UPDATE 11-Oil falls as global economic data dims demand outlook

* China, Europe services PMI disappoint

* U.S. RBOB gasoline futures continue sell off

* U.S. crude stocks dip unexpectedly - EIA

* Coming up: U.S. jobless claims data 8:30 a.m. EDT Friday

(Updates Brent day's low, adds detail paragraphs 5,9,17-19)

By Robert Gibbons

NEW YORK, Oct 3 (Reuters) - Oil prices fell sharply on

Wednesday as disappointing economic data from China and Europe

reinforced concerns about slowing growth and a weakening demand

for petroleum, even as supportive U.S. data strengthened the


U.S. November RBOB gasoline futures retreated a

second straight session, falling 2.5 percent, helping pressure

U.S. crude to a two-month low.

Concerns about China and Europe allowed investors to shrug

off any supportive sentiment that might have accrued from the

U.S. Energy Information Administration's (EIA) inventory report.

The EIA said U.S. crude stocks fell 482,000 barrels last week,

against forecasts stockpiles would be up 1.5 million.

"The global economy is in a rut, and even with supportive

EIA data crude is down," said Dan Flynn, an analyst at Price

Futures Group in Chicago.

Brent November crude fell $3.40 to settle at $108.17

a barrel. Wednesday's $107.67 low was the lowest price since

Sept. 20.

Brent's drop on Wednesday put it in sight of the 100-day

moving average of $106.28, after Tuesday's settlement below two

technical levels also closely watched by traders charting price

movements - the 50-day moving average at $112.06 and the 200-day

moving average at $112.09.

U.S. November crude slumped $3.75 to settle at $88.14 a

barrel, below its 100-day moving average of $89.99. It dropped

to $87.70 in post-settlement trading, its lowest since prices

fell to $87.23 on Aug. 3.

The 4.08 percent slide was the biggest one-day percentage

drop since June 21.

Total crude trading volumes were healthy, with Brent

turnover 17 percent above its 30-day average and U.S. dealings

surpassing its 30-day average by 22 percent.

In addition to the slump in U.S. gasoline, which

settled 6.97 cents lower, heating oil joined in the

retreat, falling 5.91 cents.

Gasoline's settlement left front-month futures down 54.25

cents from where October futures settled and went off the board

last Friday.

U.S. gasoline stocks rose slightly, by 114,000 barrels, last

week, the EIA's report said, while distillate inventories fell

3.69 million barrels, much more than expected.

Gasoline stocks were expected to be down 600,000 barrels,

while total distillate supplies were estimated to be down only

400,000 barrels, a Reuters survey of analysts showed.

Ahead of Friday's closely watched September nonfarm payrolls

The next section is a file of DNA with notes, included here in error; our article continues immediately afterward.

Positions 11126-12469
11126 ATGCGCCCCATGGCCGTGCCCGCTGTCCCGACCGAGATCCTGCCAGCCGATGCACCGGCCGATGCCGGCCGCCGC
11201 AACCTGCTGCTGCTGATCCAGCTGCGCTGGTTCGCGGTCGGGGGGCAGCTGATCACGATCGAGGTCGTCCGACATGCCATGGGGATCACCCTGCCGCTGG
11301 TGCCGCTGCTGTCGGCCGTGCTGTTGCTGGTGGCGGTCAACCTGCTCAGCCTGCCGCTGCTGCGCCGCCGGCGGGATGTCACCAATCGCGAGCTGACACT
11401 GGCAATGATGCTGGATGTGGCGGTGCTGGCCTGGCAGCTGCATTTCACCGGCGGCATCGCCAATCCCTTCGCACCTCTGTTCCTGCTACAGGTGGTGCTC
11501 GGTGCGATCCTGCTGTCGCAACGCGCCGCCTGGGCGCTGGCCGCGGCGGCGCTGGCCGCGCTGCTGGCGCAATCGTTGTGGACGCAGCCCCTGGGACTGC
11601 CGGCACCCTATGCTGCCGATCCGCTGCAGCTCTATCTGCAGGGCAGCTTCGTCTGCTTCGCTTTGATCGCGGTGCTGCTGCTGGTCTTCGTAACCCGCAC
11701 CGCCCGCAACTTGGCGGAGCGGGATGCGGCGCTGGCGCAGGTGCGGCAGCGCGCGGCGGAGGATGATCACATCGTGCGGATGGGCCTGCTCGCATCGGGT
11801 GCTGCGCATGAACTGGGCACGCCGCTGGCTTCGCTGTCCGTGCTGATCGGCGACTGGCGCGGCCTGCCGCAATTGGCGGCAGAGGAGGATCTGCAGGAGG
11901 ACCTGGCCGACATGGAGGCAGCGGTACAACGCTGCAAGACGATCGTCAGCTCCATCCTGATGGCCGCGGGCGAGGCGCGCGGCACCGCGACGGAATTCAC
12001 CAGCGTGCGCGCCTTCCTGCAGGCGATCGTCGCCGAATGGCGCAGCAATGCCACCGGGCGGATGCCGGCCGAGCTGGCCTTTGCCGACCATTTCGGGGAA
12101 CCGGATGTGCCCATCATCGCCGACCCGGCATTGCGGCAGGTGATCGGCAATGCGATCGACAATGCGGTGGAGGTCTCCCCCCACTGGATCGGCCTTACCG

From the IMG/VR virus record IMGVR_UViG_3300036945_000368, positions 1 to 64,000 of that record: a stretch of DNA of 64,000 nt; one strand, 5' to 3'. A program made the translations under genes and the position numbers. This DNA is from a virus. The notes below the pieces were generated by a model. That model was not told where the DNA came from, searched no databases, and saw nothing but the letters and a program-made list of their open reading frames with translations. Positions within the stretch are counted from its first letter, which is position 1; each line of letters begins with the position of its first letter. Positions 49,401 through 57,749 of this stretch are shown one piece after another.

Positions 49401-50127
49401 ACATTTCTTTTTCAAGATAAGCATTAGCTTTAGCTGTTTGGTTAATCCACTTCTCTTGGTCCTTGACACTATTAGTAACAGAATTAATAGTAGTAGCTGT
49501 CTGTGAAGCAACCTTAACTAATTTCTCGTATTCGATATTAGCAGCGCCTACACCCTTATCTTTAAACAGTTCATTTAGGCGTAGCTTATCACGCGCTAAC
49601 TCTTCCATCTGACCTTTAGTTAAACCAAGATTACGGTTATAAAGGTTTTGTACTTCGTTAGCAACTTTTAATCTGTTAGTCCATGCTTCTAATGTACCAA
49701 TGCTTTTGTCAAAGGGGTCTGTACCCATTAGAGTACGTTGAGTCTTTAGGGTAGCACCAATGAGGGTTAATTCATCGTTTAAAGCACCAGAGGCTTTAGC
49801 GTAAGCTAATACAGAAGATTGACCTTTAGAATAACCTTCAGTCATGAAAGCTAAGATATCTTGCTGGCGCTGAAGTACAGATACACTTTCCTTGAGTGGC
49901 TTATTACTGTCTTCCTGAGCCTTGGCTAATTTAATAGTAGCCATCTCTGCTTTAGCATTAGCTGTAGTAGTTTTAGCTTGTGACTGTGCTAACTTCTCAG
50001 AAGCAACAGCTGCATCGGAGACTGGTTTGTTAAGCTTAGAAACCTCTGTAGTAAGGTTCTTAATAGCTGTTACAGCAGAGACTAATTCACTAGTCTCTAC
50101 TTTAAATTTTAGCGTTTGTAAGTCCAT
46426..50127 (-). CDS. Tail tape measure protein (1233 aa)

report, separate reports showed U.S. private employers added

more jobs than expected in September and activity in the vast

services sector picked up.

The reports increased hopes that the U.S. economy might be

on a more stable economic path and helped the dollar rise across

the board, but a stronger U.S. currency can pressure

dollar-denominated commodities like oil.

While oil prices showed little reaction, traders and

analysts were monitoring Middle East turmoil, including Turkey's

military hitting targets inside Syria in response to a mortar

bomb fired from Syrian territory.

U.S. Secretary of State Hillary Clinton held out the

possibility on Wednesday that sanctions on Iran could be eased

quickly if Tehran worked with major powers to address questions

about its nuclear program.

In Tehran, Iranian police clashed with demonstrators and

arrested money changers in Tehran in disturbances over the

collapse of the Iranian currency, which has lost 40 percent of

its value against the U.S. dollar in a week.


Dwindling new orders and more layoffs marked a worsening

decline for euro zone companies last month, according to

business surveys released on Wednesday.

China's normally robust services sector weakened sharply in

September to its lowest point since November 2010 as slow growth

in manufacturing began to feed through to the rest of the

economy, an official survey showed.

Highlighting the faltering economy's effect on oil

consumption, retail sales in the euro zone barely rose in August

as motorists cut back spending on fuel during the normally busy

driving months in the summer.

"There's little to be cheerful about. There's worry about

whether Spain will ask for a bailout or not and there's major

uncertainty around China," said Filip Petersson, an analyst at

SEB in Stockholm. "It's difficult to be bullish at the moment."

(Additonal reporting by Simon Falush and Peg Mackey in London

and Ramya Venugopal and Wang Tao in Singapore; Editing by

Marguerita Choy and Bob Burgdorfer)